Jazz has had its share of major talents who haven't been recorded nearly as often as they deserve to be (for example, Philadelphia tenor man Bootsie Barnes).
Ivo Perelman, on the other hand, has been documented on CD extensively. Some have claimed that Perelman has recorded too often, but because he has such a wealth of creativity, it is a good thing that he has recorded as often as he has. Leo Records has presented the Brazilian tenor saxophonist in a variety of situations; The Stream of Life finds him forming a duo with drummer Brian Willson (not to be confused with Brian Wilson of Beach Boys fame). Saxophone/drum duets can be a risky business, but they can also yield fine results if the participants have a strong rapport -- and the rapport that Perelman and Willson enjoy during this 2008 session is quite strong. The two of them are nicely in sync on a 63-minute CD that favors an inside/outside aesthetic (more outside than inside) and isn't as consistently incendiary as some of Perelman's albums have been. Perelman can be a real firebrand at times; 1996's atonal Perelman/Parker/Ali Live, for example, was downright ferocious. But The Stream of Life is not an example of scorching atonality from start to finish. Parts of this disc, in fact, are contemplative, somewhat bluesy, and relatively lyrical. The Stream of Life contrasts intensity with pensive introspection, resulting in a fair amount of variety.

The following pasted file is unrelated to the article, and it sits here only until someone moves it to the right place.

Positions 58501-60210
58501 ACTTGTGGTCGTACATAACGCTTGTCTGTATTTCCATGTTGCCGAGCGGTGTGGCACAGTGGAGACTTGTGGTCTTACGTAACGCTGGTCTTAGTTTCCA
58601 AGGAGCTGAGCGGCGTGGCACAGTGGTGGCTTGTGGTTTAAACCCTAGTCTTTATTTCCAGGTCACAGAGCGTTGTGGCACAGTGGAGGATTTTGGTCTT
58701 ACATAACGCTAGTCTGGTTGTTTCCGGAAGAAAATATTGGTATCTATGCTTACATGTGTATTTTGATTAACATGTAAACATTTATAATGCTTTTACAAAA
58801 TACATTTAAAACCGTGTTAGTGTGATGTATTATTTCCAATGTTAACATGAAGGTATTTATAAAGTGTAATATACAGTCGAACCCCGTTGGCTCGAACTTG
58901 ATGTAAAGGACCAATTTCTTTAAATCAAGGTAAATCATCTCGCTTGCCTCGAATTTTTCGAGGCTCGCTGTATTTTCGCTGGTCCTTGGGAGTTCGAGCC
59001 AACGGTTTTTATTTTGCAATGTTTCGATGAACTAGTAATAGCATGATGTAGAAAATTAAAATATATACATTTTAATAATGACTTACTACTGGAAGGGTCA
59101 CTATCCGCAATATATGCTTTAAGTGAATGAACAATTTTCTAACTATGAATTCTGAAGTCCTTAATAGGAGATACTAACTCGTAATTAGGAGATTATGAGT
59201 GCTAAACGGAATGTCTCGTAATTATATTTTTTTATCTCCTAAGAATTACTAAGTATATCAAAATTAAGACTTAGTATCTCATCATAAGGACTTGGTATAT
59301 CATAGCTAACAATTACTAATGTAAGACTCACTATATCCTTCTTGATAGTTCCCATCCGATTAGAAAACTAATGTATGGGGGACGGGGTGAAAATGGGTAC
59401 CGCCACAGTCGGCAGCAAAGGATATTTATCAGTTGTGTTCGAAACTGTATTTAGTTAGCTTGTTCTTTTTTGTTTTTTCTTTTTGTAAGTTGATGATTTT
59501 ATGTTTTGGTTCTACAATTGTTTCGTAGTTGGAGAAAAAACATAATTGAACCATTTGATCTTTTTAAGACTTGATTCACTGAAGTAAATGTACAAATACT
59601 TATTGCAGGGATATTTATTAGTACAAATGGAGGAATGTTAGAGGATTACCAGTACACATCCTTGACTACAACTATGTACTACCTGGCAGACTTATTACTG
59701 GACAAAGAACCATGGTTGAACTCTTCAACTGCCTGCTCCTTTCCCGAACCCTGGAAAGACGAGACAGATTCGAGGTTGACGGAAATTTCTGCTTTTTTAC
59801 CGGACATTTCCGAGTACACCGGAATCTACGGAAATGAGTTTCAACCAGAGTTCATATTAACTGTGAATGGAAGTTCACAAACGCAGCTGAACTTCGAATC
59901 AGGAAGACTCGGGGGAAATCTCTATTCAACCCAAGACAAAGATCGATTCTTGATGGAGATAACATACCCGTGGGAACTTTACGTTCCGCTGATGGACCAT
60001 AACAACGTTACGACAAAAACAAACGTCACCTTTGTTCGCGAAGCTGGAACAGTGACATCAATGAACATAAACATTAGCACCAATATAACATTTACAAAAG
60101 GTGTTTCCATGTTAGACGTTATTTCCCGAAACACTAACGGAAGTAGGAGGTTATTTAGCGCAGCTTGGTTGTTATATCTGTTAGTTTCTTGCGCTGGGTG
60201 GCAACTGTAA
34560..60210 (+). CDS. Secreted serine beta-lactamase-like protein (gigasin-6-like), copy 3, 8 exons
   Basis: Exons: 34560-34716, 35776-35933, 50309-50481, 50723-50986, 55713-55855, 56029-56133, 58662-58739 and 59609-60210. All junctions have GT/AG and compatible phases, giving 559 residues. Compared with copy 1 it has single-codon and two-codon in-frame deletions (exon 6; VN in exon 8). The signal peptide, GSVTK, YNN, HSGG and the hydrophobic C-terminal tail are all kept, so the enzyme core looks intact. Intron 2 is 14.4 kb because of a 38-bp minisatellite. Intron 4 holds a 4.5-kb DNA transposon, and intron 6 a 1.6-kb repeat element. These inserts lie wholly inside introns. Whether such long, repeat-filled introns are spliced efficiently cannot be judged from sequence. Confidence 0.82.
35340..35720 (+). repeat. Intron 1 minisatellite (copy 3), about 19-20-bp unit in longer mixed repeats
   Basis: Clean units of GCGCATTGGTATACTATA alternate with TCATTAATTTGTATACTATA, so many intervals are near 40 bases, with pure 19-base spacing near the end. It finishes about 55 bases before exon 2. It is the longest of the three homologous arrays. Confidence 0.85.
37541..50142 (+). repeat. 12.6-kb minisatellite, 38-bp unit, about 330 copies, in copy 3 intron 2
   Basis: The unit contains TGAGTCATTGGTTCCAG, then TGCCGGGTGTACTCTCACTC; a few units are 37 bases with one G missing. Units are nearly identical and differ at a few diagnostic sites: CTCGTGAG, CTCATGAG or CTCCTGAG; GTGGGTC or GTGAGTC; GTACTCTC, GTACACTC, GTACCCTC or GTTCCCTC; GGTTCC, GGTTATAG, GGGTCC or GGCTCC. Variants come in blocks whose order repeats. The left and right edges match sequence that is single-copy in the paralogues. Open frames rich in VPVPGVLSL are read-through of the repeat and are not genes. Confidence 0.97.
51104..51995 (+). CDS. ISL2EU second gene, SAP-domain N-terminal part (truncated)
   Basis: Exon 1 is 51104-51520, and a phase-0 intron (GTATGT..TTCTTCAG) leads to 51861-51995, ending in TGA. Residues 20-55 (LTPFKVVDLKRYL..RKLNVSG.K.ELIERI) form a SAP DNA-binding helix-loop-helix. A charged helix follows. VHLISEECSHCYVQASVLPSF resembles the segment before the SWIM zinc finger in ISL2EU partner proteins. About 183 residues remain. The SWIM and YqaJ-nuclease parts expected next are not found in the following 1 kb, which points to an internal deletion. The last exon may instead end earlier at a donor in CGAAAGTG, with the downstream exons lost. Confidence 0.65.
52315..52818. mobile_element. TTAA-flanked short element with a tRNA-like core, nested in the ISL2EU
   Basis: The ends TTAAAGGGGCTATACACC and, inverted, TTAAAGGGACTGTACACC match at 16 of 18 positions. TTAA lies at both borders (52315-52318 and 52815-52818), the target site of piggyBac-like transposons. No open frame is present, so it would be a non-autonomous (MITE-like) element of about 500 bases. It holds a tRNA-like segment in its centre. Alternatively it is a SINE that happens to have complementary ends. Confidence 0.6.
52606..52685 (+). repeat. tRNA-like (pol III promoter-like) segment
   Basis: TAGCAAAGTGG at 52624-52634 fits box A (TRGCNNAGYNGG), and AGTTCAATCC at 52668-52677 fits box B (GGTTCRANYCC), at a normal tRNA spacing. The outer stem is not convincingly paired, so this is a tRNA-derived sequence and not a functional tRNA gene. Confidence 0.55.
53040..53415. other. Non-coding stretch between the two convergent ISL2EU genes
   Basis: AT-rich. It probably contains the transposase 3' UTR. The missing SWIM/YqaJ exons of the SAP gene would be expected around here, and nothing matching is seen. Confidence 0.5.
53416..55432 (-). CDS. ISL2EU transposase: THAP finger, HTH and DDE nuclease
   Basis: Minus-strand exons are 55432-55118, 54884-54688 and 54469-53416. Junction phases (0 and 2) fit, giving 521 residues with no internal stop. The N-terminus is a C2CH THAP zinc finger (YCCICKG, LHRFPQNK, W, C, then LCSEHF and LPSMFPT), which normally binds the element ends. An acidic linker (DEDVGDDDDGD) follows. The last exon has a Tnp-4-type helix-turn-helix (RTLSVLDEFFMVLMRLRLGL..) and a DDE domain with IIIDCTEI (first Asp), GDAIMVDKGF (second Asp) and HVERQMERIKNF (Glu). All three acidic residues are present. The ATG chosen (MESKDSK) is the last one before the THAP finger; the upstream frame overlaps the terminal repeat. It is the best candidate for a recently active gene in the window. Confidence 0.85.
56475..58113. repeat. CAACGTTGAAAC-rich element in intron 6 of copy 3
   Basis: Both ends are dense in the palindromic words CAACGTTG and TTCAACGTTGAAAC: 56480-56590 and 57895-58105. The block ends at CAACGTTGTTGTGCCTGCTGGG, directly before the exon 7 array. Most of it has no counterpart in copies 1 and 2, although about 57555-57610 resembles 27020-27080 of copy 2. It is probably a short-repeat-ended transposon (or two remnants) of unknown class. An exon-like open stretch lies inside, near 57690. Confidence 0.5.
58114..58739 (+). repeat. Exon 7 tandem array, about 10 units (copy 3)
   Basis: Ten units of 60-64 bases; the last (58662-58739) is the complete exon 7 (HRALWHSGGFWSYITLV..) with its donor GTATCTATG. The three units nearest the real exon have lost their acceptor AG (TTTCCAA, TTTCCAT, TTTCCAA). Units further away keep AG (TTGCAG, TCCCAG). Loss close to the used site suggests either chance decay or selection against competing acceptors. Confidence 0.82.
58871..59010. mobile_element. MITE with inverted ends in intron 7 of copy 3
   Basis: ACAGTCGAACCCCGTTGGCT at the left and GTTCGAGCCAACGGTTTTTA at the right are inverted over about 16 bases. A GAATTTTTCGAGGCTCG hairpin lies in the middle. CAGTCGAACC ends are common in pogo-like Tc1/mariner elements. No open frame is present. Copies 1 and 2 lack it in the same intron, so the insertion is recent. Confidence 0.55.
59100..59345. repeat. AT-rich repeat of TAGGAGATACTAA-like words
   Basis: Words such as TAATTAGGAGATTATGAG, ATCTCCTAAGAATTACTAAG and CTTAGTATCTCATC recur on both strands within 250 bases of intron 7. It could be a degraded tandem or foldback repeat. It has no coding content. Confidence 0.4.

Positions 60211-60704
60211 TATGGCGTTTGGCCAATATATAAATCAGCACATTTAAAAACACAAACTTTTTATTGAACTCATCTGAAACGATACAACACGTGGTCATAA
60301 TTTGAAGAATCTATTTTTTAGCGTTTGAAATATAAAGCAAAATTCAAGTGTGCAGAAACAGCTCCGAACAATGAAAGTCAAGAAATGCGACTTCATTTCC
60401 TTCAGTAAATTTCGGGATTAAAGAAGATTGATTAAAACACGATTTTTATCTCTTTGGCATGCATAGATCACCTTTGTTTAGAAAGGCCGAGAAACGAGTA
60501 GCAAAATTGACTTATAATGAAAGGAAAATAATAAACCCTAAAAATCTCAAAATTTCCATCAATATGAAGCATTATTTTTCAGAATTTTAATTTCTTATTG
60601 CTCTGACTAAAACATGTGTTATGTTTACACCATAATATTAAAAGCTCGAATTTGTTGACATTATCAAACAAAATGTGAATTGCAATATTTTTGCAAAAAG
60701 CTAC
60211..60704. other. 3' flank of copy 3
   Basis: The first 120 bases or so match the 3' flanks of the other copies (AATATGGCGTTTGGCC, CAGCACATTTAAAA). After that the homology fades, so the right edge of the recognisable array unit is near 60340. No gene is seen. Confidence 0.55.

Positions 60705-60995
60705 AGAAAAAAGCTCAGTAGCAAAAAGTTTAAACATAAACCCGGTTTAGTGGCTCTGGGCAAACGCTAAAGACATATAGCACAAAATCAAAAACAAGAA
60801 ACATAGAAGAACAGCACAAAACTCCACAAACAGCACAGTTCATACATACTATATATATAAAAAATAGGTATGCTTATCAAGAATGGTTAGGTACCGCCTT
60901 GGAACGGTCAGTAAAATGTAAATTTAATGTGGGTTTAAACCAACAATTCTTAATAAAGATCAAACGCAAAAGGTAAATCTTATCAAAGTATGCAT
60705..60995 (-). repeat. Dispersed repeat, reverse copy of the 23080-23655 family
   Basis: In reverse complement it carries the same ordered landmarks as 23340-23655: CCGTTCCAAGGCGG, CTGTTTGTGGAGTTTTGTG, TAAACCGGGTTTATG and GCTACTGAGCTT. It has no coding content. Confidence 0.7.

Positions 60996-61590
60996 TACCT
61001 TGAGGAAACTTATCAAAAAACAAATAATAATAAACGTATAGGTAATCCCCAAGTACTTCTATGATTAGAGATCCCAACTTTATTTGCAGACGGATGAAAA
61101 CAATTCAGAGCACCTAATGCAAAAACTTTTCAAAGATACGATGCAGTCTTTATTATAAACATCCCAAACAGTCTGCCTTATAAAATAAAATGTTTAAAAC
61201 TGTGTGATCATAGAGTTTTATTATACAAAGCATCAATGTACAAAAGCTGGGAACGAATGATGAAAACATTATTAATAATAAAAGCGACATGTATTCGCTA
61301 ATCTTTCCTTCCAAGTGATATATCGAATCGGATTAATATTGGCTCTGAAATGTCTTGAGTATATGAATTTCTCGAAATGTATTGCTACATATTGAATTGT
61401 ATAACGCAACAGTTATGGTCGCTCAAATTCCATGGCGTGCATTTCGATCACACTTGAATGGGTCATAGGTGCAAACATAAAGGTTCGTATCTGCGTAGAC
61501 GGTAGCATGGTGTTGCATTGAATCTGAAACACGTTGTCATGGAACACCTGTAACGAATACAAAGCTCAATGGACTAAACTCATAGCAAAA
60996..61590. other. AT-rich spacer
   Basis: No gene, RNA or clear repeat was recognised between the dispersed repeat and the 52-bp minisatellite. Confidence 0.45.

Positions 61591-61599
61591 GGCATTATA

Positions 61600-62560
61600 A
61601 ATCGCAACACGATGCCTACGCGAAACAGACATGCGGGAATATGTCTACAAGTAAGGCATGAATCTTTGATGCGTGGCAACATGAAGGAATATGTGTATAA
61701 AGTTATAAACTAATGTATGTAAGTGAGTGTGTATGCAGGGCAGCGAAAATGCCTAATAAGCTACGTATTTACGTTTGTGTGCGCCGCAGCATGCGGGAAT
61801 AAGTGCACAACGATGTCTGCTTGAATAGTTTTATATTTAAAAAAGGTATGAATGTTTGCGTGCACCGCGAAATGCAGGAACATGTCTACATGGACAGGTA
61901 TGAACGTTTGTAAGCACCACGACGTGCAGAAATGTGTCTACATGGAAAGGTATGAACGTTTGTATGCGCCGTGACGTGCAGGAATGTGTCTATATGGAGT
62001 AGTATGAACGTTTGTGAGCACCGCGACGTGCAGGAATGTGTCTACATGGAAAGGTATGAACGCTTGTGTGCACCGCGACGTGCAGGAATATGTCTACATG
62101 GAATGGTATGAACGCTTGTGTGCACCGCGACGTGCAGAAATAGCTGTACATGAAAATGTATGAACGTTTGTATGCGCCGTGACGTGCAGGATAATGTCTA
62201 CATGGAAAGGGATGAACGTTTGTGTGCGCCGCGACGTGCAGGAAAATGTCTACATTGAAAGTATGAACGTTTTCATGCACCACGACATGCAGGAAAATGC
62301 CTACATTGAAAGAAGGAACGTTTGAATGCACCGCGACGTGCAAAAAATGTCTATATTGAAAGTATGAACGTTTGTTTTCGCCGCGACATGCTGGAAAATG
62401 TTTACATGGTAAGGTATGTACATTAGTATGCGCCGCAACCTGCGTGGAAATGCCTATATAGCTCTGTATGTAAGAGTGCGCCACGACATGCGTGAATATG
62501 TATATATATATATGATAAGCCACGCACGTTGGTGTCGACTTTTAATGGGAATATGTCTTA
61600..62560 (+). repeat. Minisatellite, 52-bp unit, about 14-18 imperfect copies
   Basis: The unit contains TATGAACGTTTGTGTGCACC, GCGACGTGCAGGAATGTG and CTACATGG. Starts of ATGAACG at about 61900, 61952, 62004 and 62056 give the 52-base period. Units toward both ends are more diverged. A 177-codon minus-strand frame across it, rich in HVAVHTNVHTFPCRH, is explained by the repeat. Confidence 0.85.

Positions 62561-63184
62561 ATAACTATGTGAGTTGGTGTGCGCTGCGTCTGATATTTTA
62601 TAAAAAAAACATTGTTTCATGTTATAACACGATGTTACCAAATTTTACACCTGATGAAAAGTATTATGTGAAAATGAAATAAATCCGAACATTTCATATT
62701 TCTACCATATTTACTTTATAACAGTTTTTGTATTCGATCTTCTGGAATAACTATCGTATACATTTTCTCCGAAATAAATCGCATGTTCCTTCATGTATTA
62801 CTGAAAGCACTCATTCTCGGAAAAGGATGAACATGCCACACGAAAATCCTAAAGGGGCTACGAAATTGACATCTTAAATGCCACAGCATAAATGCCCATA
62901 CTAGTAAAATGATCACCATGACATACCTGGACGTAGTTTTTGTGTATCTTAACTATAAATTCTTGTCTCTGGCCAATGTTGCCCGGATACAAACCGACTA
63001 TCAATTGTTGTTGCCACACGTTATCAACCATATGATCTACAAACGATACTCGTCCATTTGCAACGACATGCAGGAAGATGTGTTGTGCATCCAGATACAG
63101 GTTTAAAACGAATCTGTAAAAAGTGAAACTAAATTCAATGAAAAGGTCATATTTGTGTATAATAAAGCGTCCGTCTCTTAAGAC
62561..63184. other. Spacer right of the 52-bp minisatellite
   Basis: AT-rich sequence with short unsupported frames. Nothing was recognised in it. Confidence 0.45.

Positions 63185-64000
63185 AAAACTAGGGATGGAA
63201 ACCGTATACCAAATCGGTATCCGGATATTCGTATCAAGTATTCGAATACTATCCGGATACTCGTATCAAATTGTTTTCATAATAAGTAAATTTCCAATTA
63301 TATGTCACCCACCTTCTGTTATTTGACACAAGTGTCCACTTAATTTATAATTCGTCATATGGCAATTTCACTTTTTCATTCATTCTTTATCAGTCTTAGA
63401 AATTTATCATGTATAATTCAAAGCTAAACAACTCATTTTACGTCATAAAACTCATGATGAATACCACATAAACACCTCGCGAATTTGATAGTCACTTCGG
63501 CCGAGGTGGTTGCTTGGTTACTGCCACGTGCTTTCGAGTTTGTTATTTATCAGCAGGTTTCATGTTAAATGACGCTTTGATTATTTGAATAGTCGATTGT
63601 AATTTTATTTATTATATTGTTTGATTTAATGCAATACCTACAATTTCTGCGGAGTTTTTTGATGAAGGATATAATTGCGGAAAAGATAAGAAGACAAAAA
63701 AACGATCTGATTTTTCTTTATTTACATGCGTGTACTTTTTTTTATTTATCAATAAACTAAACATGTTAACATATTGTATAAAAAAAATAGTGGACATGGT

But that is not to imply that The Stream of Life lacks passion; Perelman brings plenty of passion to the table, as does Willson. And the two of them are a consistently attractive combination on this memorable outing.